What is an RSS Feed?
Feeds allow websites to deliver content and updates via a subscription to users. These feeds may be delivered to a reader, a portal or even email. For the organisation behind the website, this is a great way to keep their community updated. For the user, RSS feeds are great because they aggregate information from a variety of favourite sources into one convenient location. RSS feeds streamline both transmitting and receiving news and information. (Google, 2015)
How might libraries use RSS feeds?
Libraries would find RSS feeds beneficial for two reasons: the collection of information from valued sources; and, the passing on of this information together with their own updates to their customers. The collation of resources and information has always been a key role of libraries and like other curation tools, RSS feeds can simplify this task which has become increasingly complicated in the Information Age. Libraries might in turn encourage customers to subscribe to their RSS feeds to promote services and library news, to customise information delivery to targeted audiences and to enhance the user experience.
What are some examples of libraries using/potentially using RSS feeds?
The Inside a Dog site publishes information about books for young people and is provided by the State Library of Victoria. Their blog roll provides users with updates about new titles, authors and awards. The blog roll provides the ability to subscribe to an RSS feed. This feed URL could be added to a user’s reader such as Feedly or even embedded into a user’s blog with a widget. As a secondary school library, such a widget would be a very convenient way to promote YA fiction to students.
The Queensland University of Technology (QUT) library embed an RSS feed from their blog onto the library website – this connects users to their blog and displays the titles of recently published articles. By doing this, they are linking their virtual spaces and ensuring the website transmits university and library news and updates to visiting patrons.
RSS feeds are valuable tools for libraries to consider and the school library is no different. The Australian School Library Association (ASLA) tells us that school libraries have community responsibilities that include sharing knowledge and promoting library and information services to the school and the wider community (2004). RSS feeds would be one of the methods school libraries could use towards achieving this goal. By encouraging students to use RSS feeds, Teacher-Librarians would also be supporting them to develop the information skills necessary for successful digital citizenship.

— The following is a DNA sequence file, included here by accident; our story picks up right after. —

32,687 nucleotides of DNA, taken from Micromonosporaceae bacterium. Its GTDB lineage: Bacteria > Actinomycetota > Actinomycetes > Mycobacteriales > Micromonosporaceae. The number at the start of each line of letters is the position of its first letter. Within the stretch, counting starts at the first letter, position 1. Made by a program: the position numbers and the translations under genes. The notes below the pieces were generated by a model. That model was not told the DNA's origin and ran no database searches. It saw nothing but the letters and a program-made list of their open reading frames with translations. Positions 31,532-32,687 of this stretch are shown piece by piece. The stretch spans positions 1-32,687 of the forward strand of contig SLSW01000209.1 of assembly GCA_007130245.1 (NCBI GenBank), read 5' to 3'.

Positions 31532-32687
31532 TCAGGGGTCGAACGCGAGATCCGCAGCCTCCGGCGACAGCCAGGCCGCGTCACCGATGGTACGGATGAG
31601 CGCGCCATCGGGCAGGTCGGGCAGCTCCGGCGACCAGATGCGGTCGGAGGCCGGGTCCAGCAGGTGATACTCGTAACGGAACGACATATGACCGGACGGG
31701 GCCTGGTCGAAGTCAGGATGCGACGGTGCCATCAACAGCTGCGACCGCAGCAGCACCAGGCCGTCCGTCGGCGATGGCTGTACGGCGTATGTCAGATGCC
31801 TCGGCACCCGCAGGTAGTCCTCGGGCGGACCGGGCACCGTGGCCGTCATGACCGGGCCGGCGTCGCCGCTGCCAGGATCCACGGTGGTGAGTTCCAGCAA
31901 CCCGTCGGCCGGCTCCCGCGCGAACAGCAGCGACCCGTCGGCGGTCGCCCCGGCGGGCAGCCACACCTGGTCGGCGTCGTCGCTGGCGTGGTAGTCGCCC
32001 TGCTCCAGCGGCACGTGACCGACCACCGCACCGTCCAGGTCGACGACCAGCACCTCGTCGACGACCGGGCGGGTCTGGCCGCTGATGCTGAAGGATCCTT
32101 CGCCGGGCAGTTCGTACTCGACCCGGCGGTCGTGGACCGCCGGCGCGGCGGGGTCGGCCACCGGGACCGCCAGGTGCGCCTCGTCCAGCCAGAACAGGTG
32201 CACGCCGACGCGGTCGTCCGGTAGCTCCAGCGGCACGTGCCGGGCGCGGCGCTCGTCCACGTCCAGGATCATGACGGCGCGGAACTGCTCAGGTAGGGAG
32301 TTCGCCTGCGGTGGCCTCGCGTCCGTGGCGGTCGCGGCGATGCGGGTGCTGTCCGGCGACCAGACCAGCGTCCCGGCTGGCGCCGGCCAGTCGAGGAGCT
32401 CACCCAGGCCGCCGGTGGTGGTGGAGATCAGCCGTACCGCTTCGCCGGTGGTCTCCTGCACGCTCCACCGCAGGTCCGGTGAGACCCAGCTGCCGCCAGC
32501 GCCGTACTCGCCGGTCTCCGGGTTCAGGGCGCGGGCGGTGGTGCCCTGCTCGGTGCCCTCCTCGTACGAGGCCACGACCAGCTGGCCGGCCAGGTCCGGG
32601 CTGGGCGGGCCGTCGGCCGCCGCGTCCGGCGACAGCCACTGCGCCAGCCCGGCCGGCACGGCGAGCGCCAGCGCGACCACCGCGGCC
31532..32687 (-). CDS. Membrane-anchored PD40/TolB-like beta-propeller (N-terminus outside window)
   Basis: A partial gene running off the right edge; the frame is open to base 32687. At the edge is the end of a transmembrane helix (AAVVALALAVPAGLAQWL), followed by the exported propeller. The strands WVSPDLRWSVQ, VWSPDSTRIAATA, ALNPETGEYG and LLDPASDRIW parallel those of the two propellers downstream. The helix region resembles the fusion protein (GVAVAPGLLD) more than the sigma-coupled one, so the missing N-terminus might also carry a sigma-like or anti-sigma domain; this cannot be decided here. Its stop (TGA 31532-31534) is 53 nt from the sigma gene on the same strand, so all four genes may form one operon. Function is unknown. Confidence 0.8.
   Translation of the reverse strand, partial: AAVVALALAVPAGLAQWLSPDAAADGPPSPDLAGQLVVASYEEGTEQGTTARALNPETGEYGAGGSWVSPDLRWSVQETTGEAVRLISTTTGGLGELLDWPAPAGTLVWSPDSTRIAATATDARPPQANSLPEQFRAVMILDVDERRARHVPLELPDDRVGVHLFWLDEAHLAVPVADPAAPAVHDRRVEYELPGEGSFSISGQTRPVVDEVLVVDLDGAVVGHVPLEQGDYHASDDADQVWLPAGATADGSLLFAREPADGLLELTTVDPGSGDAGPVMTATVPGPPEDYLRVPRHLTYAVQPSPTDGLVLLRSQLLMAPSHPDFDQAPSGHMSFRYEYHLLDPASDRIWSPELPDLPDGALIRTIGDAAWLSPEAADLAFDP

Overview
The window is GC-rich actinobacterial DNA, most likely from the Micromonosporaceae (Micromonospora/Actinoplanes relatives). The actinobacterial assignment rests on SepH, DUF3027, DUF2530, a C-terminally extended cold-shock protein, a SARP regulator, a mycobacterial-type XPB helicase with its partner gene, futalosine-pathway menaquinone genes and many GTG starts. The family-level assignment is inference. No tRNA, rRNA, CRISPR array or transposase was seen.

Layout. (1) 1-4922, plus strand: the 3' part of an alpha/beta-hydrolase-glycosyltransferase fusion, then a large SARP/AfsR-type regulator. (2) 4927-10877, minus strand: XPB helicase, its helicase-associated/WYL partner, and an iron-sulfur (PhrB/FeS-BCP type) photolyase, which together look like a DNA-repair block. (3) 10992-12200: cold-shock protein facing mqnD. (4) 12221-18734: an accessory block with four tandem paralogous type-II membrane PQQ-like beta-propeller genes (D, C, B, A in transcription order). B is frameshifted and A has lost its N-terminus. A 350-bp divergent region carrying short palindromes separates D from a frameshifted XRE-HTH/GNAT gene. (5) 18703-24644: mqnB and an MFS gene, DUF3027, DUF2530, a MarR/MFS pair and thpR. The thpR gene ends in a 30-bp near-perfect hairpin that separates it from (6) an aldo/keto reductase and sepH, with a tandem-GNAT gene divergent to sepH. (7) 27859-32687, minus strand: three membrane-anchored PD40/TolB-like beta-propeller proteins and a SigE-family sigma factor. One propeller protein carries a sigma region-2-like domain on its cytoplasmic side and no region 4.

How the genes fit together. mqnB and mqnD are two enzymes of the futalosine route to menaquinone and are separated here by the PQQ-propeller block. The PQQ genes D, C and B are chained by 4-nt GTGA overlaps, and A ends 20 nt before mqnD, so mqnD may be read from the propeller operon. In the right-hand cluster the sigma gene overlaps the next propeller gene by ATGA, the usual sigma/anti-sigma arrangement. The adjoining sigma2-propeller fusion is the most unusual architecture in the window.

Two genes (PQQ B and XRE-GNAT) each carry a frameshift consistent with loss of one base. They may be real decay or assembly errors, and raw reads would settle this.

For some time now, we have been talking about the need for Information and Communication (ICT) capabilities in our schools and that we must establish ways of embedding these into our curriculums and pedagogies, as it is important to the success of our students at school and beyond (ACARA, 2014, ICT capability across the curriculum, Para 1). Such discussions have centred on the skills and tools necessary for digital participation but some are starting to question if we are focusing on the right things. Instead of focusing on the technologies, it is argued, we need to concentrate on the literacies made possible by the technologies. Howard Rheingold tells us that such literacies can “leverage the Web’s architecture of participation, just as the spread of reading skills amplified collective intelligence five centuries ago. Today’s digital literacies can make the difference between being empowered or manipulated, serene or frenetic” (p.3). What then, are the questions we should be asking if we are to build digital literacy into our teaching practice?
I have constructed the following list of essential questions based on the reading I have been doing for my Masters (Knowledge Networks & Digital Innovation) at Charles Sturt University (CSU). Some of the authors I have consulted in my quest for these essential questions include: John Seely Brown, Howard Gardner, David Buckingham, Mike Ribble, Douglas Rushkoff, Douglas Thomas, and Howard Rheingold. I have included some of these readings in the reference list for this article. The questions generated here are neither quoted nor paraphrased from these references but rather synthesised from the ideas they contain. These questions will be a starting point for how I think about assisting students to navigate digital environments in 2015.
Are you a participant?
Participation rather than theory is necessary to understanding digital environments. To build digital, network, media, information and computer literacy and understand how, when and where to pay attention to the flow of information contained within these environments, we must be involved. When we participate in networks, it requires a two-way exchange in which we obtain information from others and contribute to the collective knowledge. Participation may take many forms, including joining conversations in social media, writing a blog, creating a website, doing a course of study, joining creative communities, gaming, taking a political stance or the commercial activities involved in buying and selling.